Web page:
Immediately after we tell GPIO 12 (the Sonoff relay) to turn on or off, we send the appropriate call back to the Vera controller to update the device status.  That's all there is to it.

Conclusion

I hope that this tutorial was helpful.  If you have problems or find errors, leave a comment and I will try to help.

Happy automating.

Related Images:

80 Replies to “Using a Sonoff with ESPEasy and a Vera home controller”

  1. I don’t have a Vera, but it’s probably the controller I’ll be getting for my new house, so I’m researching my options.

    Now wouldn’t it be easier to just add a virtual switch with a Luup code that sends an HTTP request to the Sonoff?

    As per documentation:

    http://wiki.micasaverde.com/index.php/Luup_Scenes_Events#Access_the_web

    Now ESP Easy has a great feature that’s not available in other ESP firmwares out there. It can be scripted to send HTTP requests itself based on events or timers and Vera can receive those on port 3480.

    Here’s the docs:

    http://wiki.micasaverde.com/index.php/Luup_Requests

    So let’s say you have a Sonoff relay with a physical switch connected to GPIO14. When switched, the Sonoff would send an HTTP request to the Vera to update the state of the virtual switch in the UI.

    Or you can use a thermometer hooked up to the Sonoff and pass the temperature value to the Vera every X seconds. Or whatever. There seem to be endless possibilities.

    Another thing I’d configure on a Sonoff relay is sending its state to the Vera every X minutes. Say there is a power outage and all your devices reboot. In this scenario, virtual switch created for the Sonoff in the Vera UI would probably not reflect the real state of the relay, but would self-update after the Sonoff sent its state to the Vera.

    Now again, I don’t have a Vera, so my idea is based on what I can read in the docs and on forums, but that should integrate nicely, at least in theory.

    1. I guess I had never thought of or even looked into how to use virtual switches.   I hadn’t even really looked on the Vera wiki pages.  I ended up finding the HTTP Switch plugin while browsing available plugins and found that it was close to what I wanted, so I just made the few modifications to make it work.  

      My primary automation platform for hardware and things that I connect to my Vera is based on MySensors.  The switches I use are MySensors based switches and everything is controlled using scenes on my Vera. 

      I have not even looked into the scripting capabilities of the ESP Easy firmware. I may have to look at some of this further.  

      Thanks for the post and hope you enjoy the website. 

  2. Hi this tutorial is great!! I setup a Sonoff relay and it is working perfectly except for that I can’t control the relay with the button on the sonoff itself. Is that normal or not? is there a way to be able to switch it with this button?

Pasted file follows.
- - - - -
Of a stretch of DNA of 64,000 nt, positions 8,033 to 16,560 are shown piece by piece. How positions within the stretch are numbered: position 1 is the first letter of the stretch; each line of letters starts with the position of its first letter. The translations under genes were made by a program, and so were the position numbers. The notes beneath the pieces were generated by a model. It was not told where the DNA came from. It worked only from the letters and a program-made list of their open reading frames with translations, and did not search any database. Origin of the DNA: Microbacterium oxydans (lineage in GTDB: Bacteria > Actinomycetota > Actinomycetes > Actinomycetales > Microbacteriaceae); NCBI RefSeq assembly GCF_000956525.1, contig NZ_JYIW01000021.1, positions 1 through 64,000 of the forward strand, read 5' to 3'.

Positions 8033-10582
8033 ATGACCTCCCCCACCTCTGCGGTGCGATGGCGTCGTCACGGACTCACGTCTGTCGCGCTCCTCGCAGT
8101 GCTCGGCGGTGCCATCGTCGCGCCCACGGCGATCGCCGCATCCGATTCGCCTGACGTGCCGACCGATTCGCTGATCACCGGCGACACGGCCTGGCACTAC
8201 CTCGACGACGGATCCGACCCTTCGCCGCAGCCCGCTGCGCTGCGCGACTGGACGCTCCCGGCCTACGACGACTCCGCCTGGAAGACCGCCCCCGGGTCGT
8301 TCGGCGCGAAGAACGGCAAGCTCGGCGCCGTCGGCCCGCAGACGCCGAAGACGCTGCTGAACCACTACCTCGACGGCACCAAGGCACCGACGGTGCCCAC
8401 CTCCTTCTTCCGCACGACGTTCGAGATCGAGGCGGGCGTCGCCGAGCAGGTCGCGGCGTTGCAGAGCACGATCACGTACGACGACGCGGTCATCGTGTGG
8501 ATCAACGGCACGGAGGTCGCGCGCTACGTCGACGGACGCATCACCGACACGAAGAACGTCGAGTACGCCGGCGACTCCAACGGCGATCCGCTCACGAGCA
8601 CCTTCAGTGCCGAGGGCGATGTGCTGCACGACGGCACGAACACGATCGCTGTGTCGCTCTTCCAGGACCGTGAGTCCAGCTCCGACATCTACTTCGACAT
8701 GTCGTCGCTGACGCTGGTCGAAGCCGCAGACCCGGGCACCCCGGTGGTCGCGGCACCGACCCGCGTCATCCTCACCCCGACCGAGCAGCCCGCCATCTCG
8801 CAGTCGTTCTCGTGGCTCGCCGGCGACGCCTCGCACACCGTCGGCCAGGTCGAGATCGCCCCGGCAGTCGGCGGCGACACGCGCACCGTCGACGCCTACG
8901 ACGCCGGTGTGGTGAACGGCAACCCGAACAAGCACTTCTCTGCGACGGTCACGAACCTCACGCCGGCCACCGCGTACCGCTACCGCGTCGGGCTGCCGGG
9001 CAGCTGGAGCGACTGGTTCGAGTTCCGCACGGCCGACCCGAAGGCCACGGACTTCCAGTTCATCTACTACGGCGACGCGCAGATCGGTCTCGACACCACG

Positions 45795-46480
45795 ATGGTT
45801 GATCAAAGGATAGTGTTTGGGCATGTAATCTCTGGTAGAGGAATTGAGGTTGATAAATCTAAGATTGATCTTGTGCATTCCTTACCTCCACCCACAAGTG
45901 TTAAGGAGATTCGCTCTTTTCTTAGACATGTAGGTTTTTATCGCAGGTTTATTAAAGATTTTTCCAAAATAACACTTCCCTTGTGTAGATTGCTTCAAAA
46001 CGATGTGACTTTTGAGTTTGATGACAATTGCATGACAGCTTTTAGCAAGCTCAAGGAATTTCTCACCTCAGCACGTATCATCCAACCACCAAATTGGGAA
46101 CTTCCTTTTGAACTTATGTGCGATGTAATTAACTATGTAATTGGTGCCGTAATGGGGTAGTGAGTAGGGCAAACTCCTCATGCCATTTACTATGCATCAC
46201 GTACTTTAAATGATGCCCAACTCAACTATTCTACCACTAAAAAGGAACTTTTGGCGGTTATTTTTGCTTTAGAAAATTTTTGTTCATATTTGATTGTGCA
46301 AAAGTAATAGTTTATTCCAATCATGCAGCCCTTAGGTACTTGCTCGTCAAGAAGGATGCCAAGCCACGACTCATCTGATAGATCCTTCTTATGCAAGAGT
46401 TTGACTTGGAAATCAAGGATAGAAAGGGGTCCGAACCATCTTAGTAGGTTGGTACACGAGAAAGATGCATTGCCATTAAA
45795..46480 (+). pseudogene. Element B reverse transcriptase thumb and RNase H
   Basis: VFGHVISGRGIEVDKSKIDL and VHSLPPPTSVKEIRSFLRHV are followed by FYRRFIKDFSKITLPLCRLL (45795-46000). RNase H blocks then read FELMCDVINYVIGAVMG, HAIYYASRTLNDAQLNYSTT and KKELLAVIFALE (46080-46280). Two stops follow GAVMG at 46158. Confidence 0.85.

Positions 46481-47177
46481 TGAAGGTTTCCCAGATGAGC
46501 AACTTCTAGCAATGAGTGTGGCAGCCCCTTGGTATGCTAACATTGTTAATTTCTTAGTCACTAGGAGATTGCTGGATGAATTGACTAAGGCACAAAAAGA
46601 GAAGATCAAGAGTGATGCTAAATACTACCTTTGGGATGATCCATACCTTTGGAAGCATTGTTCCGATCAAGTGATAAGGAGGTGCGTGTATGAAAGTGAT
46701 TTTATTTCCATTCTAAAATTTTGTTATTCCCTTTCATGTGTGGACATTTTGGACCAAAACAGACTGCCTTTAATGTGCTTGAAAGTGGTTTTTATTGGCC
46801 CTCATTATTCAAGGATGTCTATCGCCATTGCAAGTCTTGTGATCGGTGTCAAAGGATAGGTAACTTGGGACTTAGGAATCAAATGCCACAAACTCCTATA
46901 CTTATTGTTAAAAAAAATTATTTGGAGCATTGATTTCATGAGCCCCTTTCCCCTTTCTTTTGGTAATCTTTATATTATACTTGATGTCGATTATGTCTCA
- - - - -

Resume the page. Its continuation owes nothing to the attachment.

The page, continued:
Thanks for the great work!

    Jonathan

    1. Jonathan,  

      Thanks for the compliment, glad you like the tutorial.  The button on the sonoff controllers is not an on/off button.  It is a reset button which is connected to the reset line of the ESP8266.  There is however an extra exposed GPIO line.  GPIO 14 to be exact, which is on the header connector used for programming.  You could potentially connect an external button to that.  I have not looked into it, but as I understand it, the ESP Easy firmware allows some scripting in the module itself which should allow you to watch for the button press on GPIO 14 and toggle the relay which is on GPIO 12. 

      1. Okay, but when you use the original firmware which the sonoff comes with the button can be used to turn the relay on and off, so I think that’s weird :/

        1. My appologies, you are correct.  I have never used the original firmware, but I looked again and the button is actually NOT connected to the reset pin.  It is actually connected to GPIO 0, so you could technically script that to toggle the relay.  I will do some research on the script code needed to do that and add it to the article.

          Thanks for the posts 

          1. That would be awsome! And maybe you can use the led on the board as status light? If it’s possible ofcoarse. 🙂 But thanks for checking it out! 😉

          2. Jonathan,

            I have updated the tutorial to show how to use scripting/rules with the Sonoff and ESP Easy.  I have added it at the end just before my conclusion.  In my research, I have found that the Rules engine is pretty powerful.  Hope it works for you.

          3. Hi Dan,

            Thanks for adding the button script to the tutorial, it works really well! 😉
            But do you maybe know how I can write some code in the script so that the status off the relay is updated on the vera controller?

            Thanks!

            Jonathan Caes

    1. Tomasz,

      You don’t need to do this in Vera. You can do this directly from the Sonoff. Go to your Sonoff device IP address/web page and click on the devices tab in the top menu. For the switch input device you have under task 1, click the edit button on the left. From the edit screen, look for “Inversed” in the middle of the screen and check the box next to it. That will cause the device to act inverted.Inverting the sonoff relay